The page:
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With new eyes: Sundance films look back at age-old conflicts

Cars drive along Main Street in front of the Egyptian Theatre during Sundance Film Festival on Wednesday, Jan. 28, 2015, in Park City, Utah. (Photo by Scott Roth/Invision/AP)
Cars drive along Main Street in front of the Egyptian Theatre during Sundance Film Festival on Wednesday, Jan. 28, 2015, in Park City, Utah. (Photo by Scott Roth/Invision/AP)
Scott Roth, Scott Roth/Invision/AP

In 1967, Israeli soldier Amos Oz returned from fighting in the Six Day War to visit the parents of his fallen friend, Mishi.

In a recording just days after the war ended and Israelis recaptured Jerusalem, Oz recounts how people regarded him as a hero. But he felt differently when someone tried to console Mishi’s mother, assuring her that his death meant a free Jerusalem. She replied tearfully, “The entire (Wailing) Wall isn’t worth his fingernail.”

Oz is one of many long-silenced Israeli voices in director Mor Loushy’s documentary, “Censored Voices,” which debuted at Sundance this month. It’s one of a few films — like the Northern Ireland-set drama “’71”— that look back critically at longstanding conflicts and the human costs of war.

In "Censored Voices," Loushy reveals government-censured recordings from Israeli soldiers who paint the Six Day War wholly different from how much of the Western world sees it: Not as an Israeli victory against annihilation at the hands of surrounding Arab countries, but as a nation’s questionable transformation from a defensive David to a Goliath who exiled and murdered Arab civilians to the bewilderment of its own troops.

“We’re so horrified by the Nazis,” one soldier says in a recording, “but here we’re doing something not so different.”

Between last summer’s fresh tensions with Gaza and Israel and the American public’s support creeping more toward Palestine, Loushy’s timing is apropos. It’s a side of the decades long, post-Holocaust story of the Holy Land that Loushy says must be told to move toward peace.

“I would like people to take a long look into our present life, not only in Israel but all over the world, and see how easy it is to lose our way in war. How quickly high ideals seem to fade away and leave us with a reality we didn't wish for,” Loushy said. “Wars have a tendency to start righteous and end in a whole other place all together.”

‘Jerusalem of gold’

The recordings featured in “Censored Voices” may take those who support Israel aback, as they fly in the face of how the media portrayed the aftermath of the struggle.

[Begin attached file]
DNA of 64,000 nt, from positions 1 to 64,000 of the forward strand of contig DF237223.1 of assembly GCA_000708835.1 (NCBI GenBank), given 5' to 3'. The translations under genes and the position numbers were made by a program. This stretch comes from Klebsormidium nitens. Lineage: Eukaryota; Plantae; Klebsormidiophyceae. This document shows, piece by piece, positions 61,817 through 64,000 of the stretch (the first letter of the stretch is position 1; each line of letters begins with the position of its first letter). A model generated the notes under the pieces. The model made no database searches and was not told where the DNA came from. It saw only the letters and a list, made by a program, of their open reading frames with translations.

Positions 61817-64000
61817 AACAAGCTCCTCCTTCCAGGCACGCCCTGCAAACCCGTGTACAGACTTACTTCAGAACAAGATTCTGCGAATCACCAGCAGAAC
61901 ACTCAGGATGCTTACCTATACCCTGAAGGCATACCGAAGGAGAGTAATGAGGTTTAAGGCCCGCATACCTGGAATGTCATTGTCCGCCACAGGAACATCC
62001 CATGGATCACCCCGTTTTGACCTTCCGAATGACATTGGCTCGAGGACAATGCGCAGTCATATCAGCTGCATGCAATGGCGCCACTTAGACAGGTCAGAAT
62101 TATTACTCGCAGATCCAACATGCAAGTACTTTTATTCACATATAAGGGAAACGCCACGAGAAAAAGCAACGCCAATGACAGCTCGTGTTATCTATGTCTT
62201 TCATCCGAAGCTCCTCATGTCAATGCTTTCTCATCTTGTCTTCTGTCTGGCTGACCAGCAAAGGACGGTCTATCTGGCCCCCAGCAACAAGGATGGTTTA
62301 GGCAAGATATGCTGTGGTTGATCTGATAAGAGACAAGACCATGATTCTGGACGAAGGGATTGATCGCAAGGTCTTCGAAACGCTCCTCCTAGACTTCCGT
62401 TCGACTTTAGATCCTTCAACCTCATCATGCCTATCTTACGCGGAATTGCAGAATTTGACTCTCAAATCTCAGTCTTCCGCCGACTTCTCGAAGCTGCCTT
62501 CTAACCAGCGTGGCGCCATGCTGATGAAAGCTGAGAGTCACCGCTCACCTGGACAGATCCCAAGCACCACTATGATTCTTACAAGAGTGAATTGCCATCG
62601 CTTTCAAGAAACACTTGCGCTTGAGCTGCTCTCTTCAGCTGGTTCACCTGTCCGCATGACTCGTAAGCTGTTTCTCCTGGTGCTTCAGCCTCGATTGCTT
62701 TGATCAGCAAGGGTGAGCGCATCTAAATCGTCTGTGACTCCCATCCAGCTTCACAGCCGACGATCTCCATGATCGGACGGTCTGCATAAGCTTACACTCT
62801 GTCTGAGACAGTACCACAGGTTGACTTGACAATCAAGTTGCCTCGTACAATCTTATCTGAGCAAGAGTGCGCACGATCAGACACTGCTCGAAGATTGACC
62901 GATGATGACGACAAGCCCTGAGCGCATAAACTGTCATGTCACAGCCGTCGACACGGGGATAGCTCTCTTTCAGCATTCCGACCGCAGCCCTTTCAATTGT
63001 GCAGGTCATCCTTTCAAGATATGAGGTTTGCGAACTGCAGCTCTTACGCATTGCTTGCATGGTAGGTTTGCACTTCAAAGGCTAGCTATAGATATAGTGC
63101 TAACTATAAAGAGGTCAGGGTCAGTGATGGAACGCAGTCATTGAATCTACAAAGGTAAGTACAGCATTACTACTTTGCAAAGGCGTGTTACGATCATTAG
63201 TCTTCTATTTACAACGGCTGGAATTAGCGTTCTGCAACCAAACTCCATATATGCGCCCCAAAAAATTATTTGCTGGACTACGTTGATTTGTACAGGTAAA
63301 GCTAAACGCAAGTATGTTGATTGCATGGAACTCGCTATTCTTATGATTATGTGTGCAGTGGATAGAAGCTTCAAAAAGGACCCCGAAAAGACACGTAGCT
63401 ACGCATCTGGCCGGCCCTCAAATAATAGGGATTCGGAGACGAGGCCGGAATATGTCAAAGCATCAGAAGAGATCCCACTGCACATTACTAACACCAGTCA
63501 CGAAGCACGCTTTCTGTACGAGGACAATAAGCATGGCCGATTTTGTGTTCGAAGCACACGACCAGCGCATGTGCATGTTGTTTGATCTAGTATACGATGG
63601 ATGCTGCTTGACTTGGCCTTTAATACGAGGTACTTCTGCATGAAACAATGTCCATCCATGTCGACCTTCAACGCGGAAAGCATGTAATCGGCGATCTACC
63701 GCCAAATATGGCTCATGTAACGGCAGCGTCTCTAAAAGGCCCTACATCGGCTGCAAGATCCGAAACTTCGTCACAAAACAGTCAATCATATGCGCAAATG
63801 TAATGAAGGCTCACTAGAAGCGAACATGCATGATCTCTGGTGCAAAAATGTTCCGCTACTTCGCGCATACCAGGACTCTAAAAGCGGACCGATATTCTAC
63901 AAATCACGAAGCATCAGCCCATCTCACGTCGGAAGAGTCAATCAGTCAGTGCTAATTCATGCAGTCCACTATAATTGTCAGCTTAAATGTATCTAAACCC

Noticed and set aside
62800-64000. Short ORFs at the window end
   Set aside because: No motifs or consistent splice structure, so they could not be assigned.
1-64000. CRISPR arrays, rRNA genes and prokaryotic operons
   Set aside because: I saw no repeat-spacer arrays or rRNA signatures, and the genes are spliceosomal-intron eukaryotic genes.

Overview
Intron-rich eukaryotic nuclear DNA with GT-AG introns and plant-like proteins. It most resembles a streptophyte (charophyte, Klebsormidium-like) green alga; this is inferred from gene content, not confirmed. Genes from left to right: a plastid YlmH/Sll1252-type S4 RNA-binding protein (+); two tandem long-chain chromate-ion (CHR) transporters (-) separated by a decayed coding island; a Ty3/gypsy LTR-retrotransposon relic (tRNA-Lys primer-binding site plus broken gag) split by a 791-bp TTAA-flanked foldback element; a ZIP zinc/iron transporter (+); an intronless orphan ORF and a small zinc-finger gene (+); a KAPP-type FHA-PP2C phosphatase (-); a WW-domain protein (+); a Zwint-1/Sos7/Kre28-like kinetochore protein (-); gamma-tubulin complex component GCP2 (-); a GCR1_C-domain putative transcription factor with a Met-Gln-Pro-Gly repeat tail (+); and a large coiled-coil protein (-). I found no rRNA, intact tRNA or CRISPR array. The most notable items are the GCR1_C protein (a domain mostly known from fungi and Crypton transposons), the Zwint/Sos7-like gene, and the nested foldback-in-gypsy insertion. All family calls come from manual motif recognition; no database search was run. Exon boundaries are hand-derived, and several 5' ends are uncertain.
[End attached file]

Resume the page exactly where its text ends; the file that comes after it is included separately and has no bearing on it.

“Jerusalem is happy, shining, smiling. A city of light and joy,” one of many newsreels gushed about the days after the war. “A Jerusalem of gold.”

Soldiers tell chilling stories of Arab prisoners so desperate for water that they would throw themselves at the feet of Israeli troops to kiss their boots, only to vomit any spare sip they were given in seconds.

In one recording, a soldier recounts his commanding officer’s response when questioned about killing some 15 unarmed Arab men who were evacuating Israel with their families. “When you chop wood, chips fly,” the soldier recalls his commander saying.

Another remembers watching non-Jewish refugees evacuating nearby Jericho and feeling nothing but empathy as a child of the Holocaust.

“I could see myself in those kids being carried in their parents’ arms,” he said. “The Arabs were having experiences similar to ours during the war.”

This wasn’t what the majority of Western culture thought when they looked at Israel’s victory. In the aftermath of the Six Day War, the narrative — even for Israelis like Loushy — became one of prosperity returning to Jerusalem as Jewish Zionists took back what they considered their homeland.

“I was brought up with the narrative of how after the Six Day War, the whole country was celebrating the historic victory,” Loushy said. “I found out that there had been another voice, a different voice that had been denied. It felt like a punch in the gut.”

Looking back for a new future

The bias applied to ethnic and religious conflicts makes films that look at the history of these conflicts important, James Madison University professor of psychology of ethnic conflict Matthew Lee said.

Young people in Poland or Germany, for example, see films addressing the Holocaust as a way of understanding it. Lee says this is a needed form of psychological healing.

"(Movies) can foster empathy toward the people depicted in the films," Lee said. "Many non-Jews were able to more fully realize the extent to which the (Holocaust's) massive devastation and destruction of Jewish culture and livelihood upon seeing films that could depict the atrocity of the situation."

They needn’t all be documentaries, either, as Sundance’s “’71” demonstrates. That film follows British soldier Gary Hook through the violent ordeal of being left behind during a riot in 1971 Belfast. Identifying as neither Catholic nor Protestant, Hook becomes a casualty in a war he feels he has no place in.

“Artistic representations can help us process what happened and prevent future conflict from happening,” Lee said. "Producing films to promote alternative new perspectives is the pursuit of social justice.”

Even when making a film like “Censored Voices” that deals with a specific conflict, Loushy says the themes are universal: Any war, fought for any reason, has repercussions that sometimes only hindsight can make clear.

“Every viewer can apply it to the wars in his or her own country, to the psychology of war, a glance into the soul of the human race in war,” Loushy said. “I would like the end to also hold a spark of optimism about always having to listen to the other voice. And maybe, just maybe, I’ll wake up to a different reality.”


Twitter: ChandraMJohnson